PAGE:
Swimsuit Addition – Wretched Pinups + Interview

Wretched Pinups by Swimsuit Addition is one of those albums that I actually gravely fear coming along. Because I generally try not to gush over the music that we review here. That being said and hyperbole aside Wretched Pinups might be one of the best albums that I’ve heard in the last 10 years. It’s rare that you find music so emotionally raw, that is also so elaborately arranged while still within the confines of traditional punk/rock music. So instead of showing my ineptitude in describing such great music, we’re providing a limited time only stream here as well as some words with Jen Dot.

Wretched Pin-Ups is out on cassette from 1980 Records & vinyl from Berserk Records. Buy it!

Even living comparatively next door, Chicago isn’t a town that you hear many bands being from (unless you’re Smashing Pumpkins or Wilco). What was the scene like when you first started Swimsuit Addition?

It’s really a shame because there are a lot of great bands from Chicago. I’m not sure if it’s a PR issue or what, but it’s always weird to me. In order to get “famooose” bands tend to move elsewhere or need to just tour a lot.
For me I never really thought about scenes or anything like that until I started hearing people saying we were part of one. I think scenes are just people who like each others’ music and are generally friends. There are so many DIY houses in Chicago- that live as long as ten years or as short as a few shows, so there are so many “scenes.” Like scenes inside scenes in scenes in scenes; they fit together like little Russian Dolls. For me, scenes only grow the more people you meet and realize the concept of a scene is sort of an illusion. It’s just a network of people trying to energize one another. When we started, we just kept getting asked to play shows here and there with bands who had seen us play or people we talked to. Now we get asked to play by bands from all across the country and even a few from overseas. We are just trying to keep it real and play with people whose work and vibes we dig. That’s all it is.

Is that different from how it is now?

I’m probably the worst person to ask about scenes, honestly. A lot of other people are a lot more involved in them and could give you some opinions on it, I’m guessing. I go to shows I like and try to go out to see people who are good folks.
For me, the real revelation is that scenes are just groups of people. All you’re doing is looking for other people who accept and reciprocate and nurture your energy.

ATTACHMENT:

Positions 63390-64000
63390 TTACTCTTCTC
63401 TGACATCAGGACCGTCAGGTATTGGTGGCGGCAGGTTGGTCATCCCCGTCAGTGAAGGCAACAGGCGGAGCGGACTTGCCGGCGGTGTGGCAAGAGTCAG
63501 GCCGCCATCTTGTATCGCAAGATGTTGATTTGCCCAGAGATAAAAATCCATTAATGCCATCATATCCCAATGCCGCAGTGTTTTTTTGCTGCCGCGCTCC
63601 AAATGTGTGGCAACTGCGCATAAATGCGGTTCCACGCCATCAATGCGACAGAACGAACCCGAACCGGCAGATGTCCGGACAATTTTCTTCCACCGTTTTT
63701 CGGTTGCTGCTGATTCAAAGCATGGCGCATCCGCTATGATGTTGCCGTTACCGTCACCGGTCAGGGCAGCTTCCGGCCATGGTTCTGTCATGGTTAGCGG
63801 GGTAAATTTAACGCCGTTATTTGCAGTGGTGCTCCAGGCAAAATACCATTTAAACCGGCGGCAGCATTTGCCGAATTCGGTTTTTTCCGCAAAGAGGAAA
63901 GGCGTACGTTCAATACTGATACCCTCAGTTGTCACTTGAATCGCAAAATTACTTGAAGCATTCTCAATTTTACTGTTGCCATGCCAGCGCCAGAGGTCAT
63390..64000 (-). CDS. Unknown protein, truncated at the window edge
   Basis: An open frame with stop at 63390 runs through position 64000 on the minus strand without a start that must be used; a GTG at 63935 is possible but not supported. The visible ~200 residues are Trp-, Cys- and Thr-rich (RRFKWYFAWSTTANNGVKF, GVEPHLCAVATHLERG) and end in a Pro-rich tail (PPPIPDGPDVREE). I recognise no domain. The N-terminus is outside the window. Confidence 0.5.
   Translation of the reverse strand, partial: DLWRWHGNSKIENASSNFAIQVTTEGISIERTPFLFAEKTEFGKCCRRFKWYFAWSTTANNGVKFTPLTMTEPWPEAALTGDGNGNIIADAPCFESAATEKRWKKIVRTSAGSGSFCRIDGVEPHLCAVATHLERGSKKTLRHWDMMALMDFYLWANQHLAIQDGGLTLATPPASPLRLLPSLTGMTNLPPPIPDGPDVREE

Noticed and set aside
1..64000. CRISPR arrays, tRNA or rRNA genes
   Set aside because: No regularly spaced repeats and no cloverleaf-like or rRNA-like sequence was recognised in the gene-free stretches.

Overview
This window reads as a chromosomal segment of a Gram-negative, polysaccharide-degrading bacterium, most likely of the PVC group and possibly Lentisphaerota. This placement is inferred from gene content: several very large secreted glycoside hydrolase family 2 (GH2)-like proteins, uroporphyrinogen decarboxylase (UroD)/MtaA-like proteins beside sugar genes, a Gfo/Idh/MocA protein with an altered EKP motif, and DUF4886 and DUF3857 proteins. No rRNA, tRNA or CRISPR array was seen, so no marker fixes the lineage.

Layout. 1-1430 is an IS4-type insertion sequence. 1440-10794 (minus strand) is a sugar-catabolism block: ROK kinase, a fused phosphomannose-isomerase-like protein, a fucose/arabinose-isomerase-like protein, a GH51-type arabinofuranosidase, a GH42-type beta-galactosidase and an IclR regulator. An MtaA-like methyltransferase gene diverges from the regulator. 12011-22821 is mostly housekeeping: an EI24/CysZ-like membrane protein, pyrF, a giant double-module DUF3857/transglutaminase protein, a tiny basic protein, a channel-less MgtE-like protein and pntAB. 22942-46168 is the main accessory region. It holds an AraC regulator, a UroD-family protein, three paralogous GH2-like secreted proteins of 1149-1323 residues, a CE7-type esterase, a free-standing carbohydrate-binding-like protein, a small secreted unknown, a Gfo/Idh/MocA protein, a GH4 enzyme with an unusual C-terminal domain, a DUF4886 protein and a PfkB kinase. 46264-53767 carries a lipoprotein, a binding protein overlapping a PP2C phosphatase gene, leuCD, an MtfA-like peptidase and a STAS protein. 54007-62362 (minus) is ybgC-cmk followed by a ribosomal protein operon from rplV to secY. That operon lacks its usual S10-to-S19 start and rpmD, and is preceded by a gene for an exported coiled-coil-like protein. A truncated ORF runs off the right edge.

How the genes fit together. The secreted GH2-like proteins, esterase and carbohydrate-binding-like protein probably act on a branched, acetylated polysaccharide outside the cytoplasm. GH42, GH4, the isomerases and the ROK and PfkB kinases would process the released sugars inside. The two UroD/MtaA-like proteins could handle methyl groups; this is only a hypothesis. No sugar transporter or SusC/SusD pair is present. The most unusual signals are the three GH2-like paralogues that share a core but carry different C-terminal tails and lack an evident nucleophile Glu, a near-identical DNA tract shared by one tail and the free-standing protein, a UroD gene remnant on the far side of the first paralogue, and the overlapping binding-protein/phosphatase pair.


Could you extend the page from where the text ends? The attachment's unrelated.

For a band that seems pretty firmly rooted in the the aggression and rawness of punk rock/garage quite a few of your songs that have forays into more progressive elements. Is that an intentional direction or just a natural outgrowth of the process.

I definitely think a lot of things contribute to this. We have a very intense relationship with song structure. We also have a very deep concern with balance. We want songs to be surprising in all the right ways. We also want the moods and tones to shift so that there isn’t too much of just one thing. We’ve never imagined the band maintaining one hue for too long.
In ways I would say it’s both intentional— because we are very conscious song-writers— and a natural outgrowth of the process. As we grow as people, the moods and themes and directions of what we create grows with us.

Quite frankly, I’ve heard some horror stories of playing in Chicago. Have you had any particularly interesting experiences.

Ha! A lot of people say this to me. You have to get the right venue here. There are a lot of really ridiculous promotion company and bars that try to sorta scam bands. Best way to avoid the Chicago Chill is to reach out to bands you like and want to play with. Don’t reach out to venues, unless it’s one that treats bands right, like Cole’s, The Empty Bottle, or the Hideout. Hope I’m not missing any of the other good ones.

I heard that you have a graphic novel coming out, is there anything that you can say about the plot or how the situation came about?

Well… the story is part of a multiverse I’ve been working on for ages. I have been drawing my own comics for a while because I realized I didn’t have any money to pay an artist to do regularly. So I just started forcing myself to do it.
But for this project, an incredible, incredible talent, Brett Manning, is illustrating a story that goes along with our second full-length album, Dumb Dora. Brett has a very very unique style and is helping create the character of Dora.
It’s funny you asked about scenes, because the script is based on a high school student, Dora, who feels like a weirdo but that she doesn’t belong anywhere, even with other weirdos. She feels like an outside observer in every situation. She’s angry and bitter and only sees that emotion reflected in other people and holds other people’s happiness against them, but then something happens. You’ll have to read it I guess if you want to know.

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